Johnny Almond - Sax, Flutes, Organ, Vibraphone Steve Hammond - Guitars Roger Sutton - Bass, Claves Alan White - Drums, Congas, Cowbell, Percussion Jimmy Crawford - Electric Guitar Johnny Wiggins - Piano, Organ Geoff Condon - Trumpet, Flugelhorn
Ensingle Before Dawn Voodoo Forest Solar Level To R.K. Reversed For Two Horns Pequeno Nova Tales Of Junior
A virtual primer in the art of soul-jazz guitar, Eddie Fisher and the Next Hundred Years is a record of uncommon virtue and consummate skill. A longtime R&B sideman behind greats including Solomon Burke and Albert King, Fisher clearly relishes his turn in the spotlight, unspooling a series of endlessly inventive solos boasting the reach and consciousness of psychedelia. Backed only by an uncredited bassist and drummer, Fisher shifts gears effortlessly, transitioning from nuanced, intimate melodies to wild flights of fancy in the blink of an eye. Songs including “Jeremiah Pucket,” “Land of Our Father,” and “Either One” twist and turn like rides at an amusement park, achieving a comparable excitement and awe. …..
Tracklist: 01. Jeremiah Pucket (Fisher) - 4:40 02. Land of Our Father (Fisher-Matthews) - 5:13 03. Either Or (Fisher) - 5:41 04. Another Episode (In the Continuing Story of Zeke and the Man) (Fisher) - 2:54 05. Beautiful Things (Fisher) - 12:01 06. East St. Louis Blues (Fisher) - 4:09
Danser’s Inferno,“ a 14-piece jazz-rock group, was conceived by London-born composer-multi-instumentalist John Danser in the 1970s. The group performed in NYC at jazz clubs and concert halls and was considered one of the three foremost bands of the 70s, alongside the legendary Blood, Sweat, and Tears and Chicago. The record received a 5 star review by David Kerr of Variety Magazine. …..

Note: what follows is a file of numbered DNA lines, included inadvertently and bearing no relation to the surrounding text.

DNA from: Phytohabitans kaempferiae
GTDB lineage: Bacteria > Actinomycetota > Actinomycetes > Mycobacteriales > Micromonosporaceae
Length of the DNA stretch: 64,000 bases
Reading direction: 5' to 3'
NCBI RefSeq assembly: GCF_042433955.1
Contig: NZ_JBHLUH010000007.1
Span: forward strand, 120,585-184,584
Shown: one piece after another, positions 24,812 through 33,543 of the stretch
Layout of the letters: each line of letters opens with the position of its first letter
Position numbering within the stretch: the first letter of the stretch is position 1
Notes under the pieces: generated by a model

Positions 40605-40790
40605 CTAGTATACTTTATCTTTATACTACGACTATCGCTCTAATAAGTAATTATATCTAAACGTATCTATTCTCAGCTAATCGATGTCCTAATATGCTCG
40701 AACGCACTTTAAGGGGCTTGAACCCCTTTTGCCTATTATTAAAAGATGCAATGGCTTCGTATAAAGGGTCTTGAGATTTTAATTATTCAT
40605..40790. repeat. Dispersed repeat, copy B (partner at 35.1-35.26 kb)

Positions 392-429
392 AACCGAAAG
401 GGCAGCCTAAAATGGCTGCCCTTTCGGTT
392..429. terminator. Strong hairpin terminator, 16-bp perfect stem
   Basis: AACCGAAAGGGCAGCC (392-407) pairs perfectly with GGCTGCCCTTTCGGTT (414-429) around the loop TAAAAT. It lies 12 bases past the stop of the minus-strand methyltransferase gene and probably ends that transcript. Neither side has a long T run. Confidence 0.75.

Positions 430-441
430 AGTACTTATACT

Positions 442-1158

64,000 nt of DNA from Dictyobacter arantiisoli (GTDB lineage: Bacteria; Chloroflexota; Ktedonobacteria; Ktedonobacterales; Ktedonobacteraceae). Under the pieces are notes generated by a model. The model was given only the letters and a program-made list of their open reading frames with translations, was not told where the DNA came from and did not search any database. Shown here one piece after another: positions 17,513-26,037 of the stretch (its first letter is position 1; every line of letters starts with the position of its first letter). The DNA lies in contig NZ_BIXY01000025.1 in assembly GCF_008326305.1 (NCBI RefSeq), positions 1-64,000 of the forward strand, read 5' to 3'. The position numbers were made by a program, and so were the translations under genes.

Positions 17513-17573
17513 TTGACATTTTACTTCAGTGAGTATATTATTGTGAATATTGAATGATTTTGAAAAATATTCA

There was a time when jazz, funk, and soul music meant absolutely nothing to me. I was fifteen when I bought my first garage-sale turntable and listened to my father’s Grateful Dead and Doors albums. Names like Otis Redding, Thelonious Monk, and Parliament were not in my vocabulary. Regardless, after that needle hit its first groove, I was hooked, and I hit the streets in search of new acquisitions.
I convinced an older friend to drive to the Salvation Army one rainy afternoon. After an hour of digging, I was disappointed over the absence of my rock idols on disc, but did walk out clutching one LP whose graffiti-laden cover caught my eye. After one listen at home, my virgin ears unaccustomed to tremendous drum breaks and killer horn production, I filed the record away. A few years later, I stumbled upon an auction of this desirable piece of wax that ended at $1000. Within seconds, I located the diamond in the rough, blew away eons’ worth of dust, and gave John Danser the second chance he deserved.
Creation One offer eight jaw-dropping tracks that are jam-packed with complex and over-the-top horn arrangements, all scribed by Danser, who plays his share of brass on the session. Fourteen unknown musicians make up his troupe, each contributing a dizzying array of talent.
It’s easy to get lost within the depths of this disc, backtracking and dissecting countless breaks. In doing so, the last minute of “Love, the Rhythm of the World” often gets overlooked. Its hushed and quiet beginning belies the climactic peak of Randy Maddison’s vocals over one of the band’s tightest grooves. “Sombre Guitar,” the standout track that excites diggers around the globe, is an upbeat body-mover whose opening dose of horns and congas will get feet shuffling on the dance floor.
Little is known about this enigmatic LP, except for two reissues in 1975: one with an alternate cover on Thimble, and the other an original pressing repackaged with sheet music. Needless to say, whatever copy you can obtain of this rarity is a keeper, whether you paid one dollar or a thousand.
Bass – Jaime Austria Drums – David Cox French Horn – Bill Hamilton Guitar – Frank Vanto Layout – Boro Hall Graphics Organ, Clavinet – Mitchell Kerper Other [Librarian] – Daniel Danser Saxophone [Soprano, Bariton], Flute, Piccolo Flute – Larry Charles Saxophone [Tenor], Clarinet [Amplified], Flute – John Danser Trombone – Andy Matzkow Trombone [Bass] – Jim Morris Trumpet [Lead], Flugelhorn – Saul Lefkoff Trumpet, Flugelhorn – Dave Tucker, Thomas Rheam Trumpet, Flugelhorn, Congas – Fred Gaud Vocals – Randy Maddison